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The Blue Letter Bible

David Guzik :: Study Guide for Job 7

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In Response to Eliphaz, Job Cries Out to God

A. The comfortless suffering of Job.

1. (Job 7:1-5) The hard service of Job's suffering.

"Is there not a time of hard service for man on earth?
Are not his days also like the days of a hired man?
Like a servant who earnestly desires the shade,
And like a hired man who eagerly looks for his wages,
So I have been allotted months of futility,
And wearisome nights have been appointed to me.
When I lie down, I say,
'When shall I arise,
And the night be ended?'
For I have had my fill of tossing till dawn.
My flesh is caked with worms and dust,
My skin is cracked and breaks out afresh."

a. I have been allotted months of futility: Job saw his present suffering like the futile, discouraging work of a servant or a hired man. He felt there was no hope or reward, only weariness.

i. The words hard service in Job 7:1 are (according to Adam Clarke and others) descriptive of military service. The Latin Vugate translates, The life of man is a warfare upon earth. The early English Coverdale translation has it, Is not the life of man upon earth a very battle? With this Job communicated both the struggle of life, together with the idea that he has been drafted unwillingly into this battle.

b. Wearisome night have been appointed to me: Job described his physical condition in painful terms. He suffered from insomnia and his skin affliction came back again and again.

i. Clarke on My flesh is caked with worms: "The figure is too horrid to be farther illustrated."

2. (Job 7:6-10) Job mourns the futility of life.

"My days are swifter than a weaver's shuttle,
And are spent without hope.
Oh, remember that my life is a breath!
My eye will never again see good.
The eye of him who sees me will see me no more;
While your eyes are upon me, I shall no longer be.
As the cloud disappears and vanishes away,
So he who goes down to the grave does not come up.
He shall never return to his house,
Nor shall his place know him anymore."

a. My days are swifter than a weaver's shuttle: Job did not mean this in a positive sense, as in saying "My, look how fast the time is going by." As described in the previous verses, in this season of affliction time is dragging by for Job through his sleepless and painful nights. Yet when he looked at his life in totality, it seemed to be a meaningless blur, spent without hope and as a breath.

i. "Ibn Ezra noted long ago the play on the word [tiqwah, 'hope'], which can also mean 'thread.' Job's days move fast like a weaver's shuttle, and they come to an end through want of thread. Both meanings were equally intended. This is the kind of overtone in meaning that cannot be reflected in a translation without a footnote." (Smick)

ii. "Worse than the disease itself, Job lost all hope of being healed. He believed his only release from pain was death." (Smick)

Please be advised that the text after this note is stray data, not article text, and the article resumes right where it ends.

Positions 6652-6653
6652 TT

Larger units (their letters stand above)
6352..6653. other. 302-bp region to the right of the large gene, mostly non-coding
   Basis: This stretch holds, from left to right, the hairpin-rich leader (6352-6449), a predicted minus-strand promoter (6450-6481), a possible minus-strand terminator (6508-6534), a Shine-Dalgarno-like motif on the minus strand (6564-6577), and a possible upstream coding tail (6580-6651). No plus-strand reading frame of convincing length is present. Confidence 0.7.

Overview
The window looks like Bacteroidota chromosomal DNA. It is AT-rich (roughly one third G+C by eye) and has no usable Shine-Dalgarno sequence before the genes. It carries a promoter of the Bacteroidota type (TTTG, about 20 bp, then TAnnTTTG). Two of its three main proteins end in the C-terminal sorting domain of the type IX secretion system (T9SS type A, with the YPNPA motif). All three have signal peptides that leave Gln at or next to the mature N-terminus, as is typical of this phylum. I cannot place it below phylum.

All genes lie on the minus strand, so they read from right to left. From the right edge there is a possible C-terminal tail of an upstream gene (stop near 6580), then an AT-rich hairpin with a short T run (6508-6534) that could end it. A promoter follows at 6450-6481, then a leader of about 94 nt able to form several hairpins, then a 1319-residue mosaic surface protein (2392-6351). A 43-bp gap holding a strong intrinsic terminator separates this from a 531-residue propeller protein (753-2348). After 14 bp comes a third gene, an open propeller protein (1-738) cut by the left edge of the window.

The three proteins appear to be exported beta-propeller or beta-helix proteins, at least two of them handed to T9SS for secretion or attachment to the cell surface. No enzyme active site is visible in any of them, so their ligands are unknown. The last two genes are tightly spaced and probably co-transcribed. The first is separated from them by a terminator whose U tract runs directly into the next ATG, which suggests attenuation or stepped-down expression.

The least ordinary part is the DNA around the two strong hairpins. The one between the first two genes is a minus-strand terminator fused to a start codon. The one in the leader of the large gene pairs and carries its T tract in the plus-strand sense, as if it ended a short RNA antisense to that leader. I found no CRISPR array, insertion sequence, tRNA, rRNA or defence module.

b. So he who goes down to the grave does not come up: This is one of Job's statements about the afterlife that are sprinkled throughout the book. These statements are a combination of uncertainty (as here) and triumphant confidence (as in Job 19:25-26).

B. Job's complaint to God.

1. (Job 7:11-16) Job's anguish: "My soul chooses strangling."

"Therefore I will not restrain my mouth;
I will speak in the anguish of my spirit;
I will complain in the bitterness of my soul.
Am I a sea, or a sea serpent,
That You set a guard over me?
When I say, 'My bed will comfort me,
My couch will ease my complaint,'
Then You scare me with dreams
And terrify me with visions,
So that my soul chooses strangling
And death rather than my body.
I loathe my life;
I would not live forever.
Let me alone,
For my days are but a breath."

a. I will speak in the anguish of my spirit: Job here cried out to God, first wondering if he were not a dangerous creature (as sea, or a sea serpent) that needed to be guarded and restrained by God.

i. "We hear of persons being 'shadowed' by the police, and certain people feel as if they were shadowed by God; they are mysteriously tracked by the great Spirit, and they know and feel it. Wherever they go, an eye is upon them, and they cannot hide from it." (Spurgeon)

ii. "Listen. To argue from our insignificance is poor pleading; for the little things are just those against which there is most need to watch. If you were a sea, or a whale, God might leave you alone; but as you are a feeble and sinful creature, which can do more hurt than a sea, or a whale, you need constant watching. . . . Do not say, 'Am I a sea, or a sea-monster, that thou settest a watch over me?' for the Lord may answer, 'You are more capacious for evil than a sea, and more wild than a sea-monster.'" (Spurgeon)

iii. Indeed, we are more like the sea or the sea-monster than we would like to admit.

- The sea is restless, and so is our nature.
- The sea can be furious and terrible, and so can we.
- The sea can never be satisfied, and neither can sinful man.
- The sea is mischievous and destructive, and so is sinful man.
- The sea will not obey, and neither will sinful man.

iv. Job's words here remind us of something remarkable. Though his physical suffering was intense and prolonged, as John Trapp wrote, "His greatest troubles were inward." Job's spiritual crisis was deeper than his physical or material crisis.